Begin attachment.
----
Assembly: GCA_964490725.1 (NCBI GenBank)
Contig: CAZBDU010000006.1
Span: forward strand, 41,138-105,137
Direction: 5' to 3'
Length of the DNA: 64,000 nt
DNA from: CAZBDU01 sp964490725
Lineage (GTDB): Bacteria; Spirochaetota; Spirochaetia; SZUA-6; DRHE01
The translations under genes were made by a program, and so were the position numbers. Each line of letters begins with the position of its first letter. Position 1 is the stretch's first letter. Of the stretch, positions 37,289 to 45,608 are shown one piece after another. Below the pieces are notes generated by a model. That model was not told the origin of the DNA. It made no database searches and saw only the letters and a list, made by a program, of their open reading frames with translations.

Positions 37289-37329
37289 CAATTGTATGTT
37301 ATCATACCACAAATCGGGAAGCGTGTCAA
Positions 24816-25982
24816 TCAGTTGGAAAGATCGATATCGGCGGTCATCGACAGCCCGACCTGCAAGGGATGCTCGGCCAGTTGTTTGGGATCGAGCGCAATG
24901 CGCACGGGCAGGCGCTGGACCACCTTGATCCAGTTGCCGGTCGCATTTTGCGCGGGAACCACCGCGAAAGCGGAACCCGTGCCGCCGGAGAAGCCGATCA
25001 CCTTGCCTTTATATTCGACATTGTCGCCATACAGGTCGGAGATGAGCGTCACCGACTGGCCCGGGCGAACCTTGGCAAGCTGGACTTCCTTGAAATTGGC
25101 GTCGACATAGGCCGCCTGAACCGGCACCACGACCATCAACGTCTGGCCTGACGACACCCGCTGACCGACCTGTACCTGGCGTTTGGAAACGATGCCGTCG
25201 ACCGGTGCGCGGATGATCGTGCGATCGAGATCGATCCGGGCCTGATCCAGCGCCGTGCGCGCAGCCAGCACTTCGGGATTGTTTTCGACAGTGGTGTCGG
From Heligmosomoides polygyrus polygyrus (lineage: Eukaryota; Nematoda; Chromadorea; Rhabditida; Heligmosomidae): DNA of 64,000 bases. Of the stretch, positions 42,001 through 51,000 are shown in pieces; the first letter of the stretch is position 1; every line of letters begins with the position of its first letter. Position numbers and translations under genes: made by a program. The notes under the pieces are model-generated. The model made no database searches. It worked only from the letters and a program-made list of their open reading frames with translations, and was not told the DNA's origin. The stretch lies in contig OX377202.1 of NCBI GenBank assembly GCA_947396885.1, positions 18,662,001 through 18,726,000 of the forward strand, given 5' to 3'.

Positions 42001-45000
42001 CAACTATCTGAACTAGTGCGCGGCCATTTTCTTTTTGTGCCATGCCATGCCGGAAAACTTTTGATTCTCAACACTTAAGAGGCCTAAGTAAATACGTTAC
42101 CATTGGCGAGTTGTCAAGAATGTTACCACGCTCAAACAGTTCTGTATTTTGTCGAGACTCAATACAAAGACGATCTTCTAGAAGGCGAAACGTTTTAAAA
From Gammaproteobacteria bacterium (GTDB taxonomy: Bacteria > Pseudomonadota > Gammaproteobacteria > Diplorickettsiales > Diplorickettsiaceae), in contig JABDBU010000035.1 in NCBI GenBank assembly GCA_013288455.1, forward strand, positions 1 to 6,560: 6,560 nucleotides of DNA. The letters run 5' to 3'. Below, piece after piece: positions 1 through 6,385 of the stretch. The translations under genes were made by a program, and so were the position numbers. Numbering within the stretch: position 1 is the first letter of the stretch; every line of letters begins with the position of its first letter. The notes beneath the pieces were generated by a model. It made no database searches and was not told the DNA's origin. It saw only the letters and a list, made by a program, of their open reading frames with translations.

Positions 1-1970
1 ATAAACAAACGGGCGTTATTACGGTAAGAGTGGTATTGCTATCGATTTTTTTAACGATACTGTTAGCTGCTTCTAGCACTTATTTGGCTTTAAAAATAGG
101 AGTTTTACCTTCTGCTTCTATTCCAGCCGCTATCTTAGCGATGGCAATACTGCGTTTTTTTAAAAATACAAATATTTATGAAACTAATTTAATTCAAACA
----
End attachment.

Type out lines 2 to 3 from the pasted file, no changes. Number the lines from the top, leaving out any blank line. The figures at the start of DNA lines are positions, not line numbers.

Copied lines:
Contig: CAZBDU010000006.1
Span: forward strand, 41,138-105,137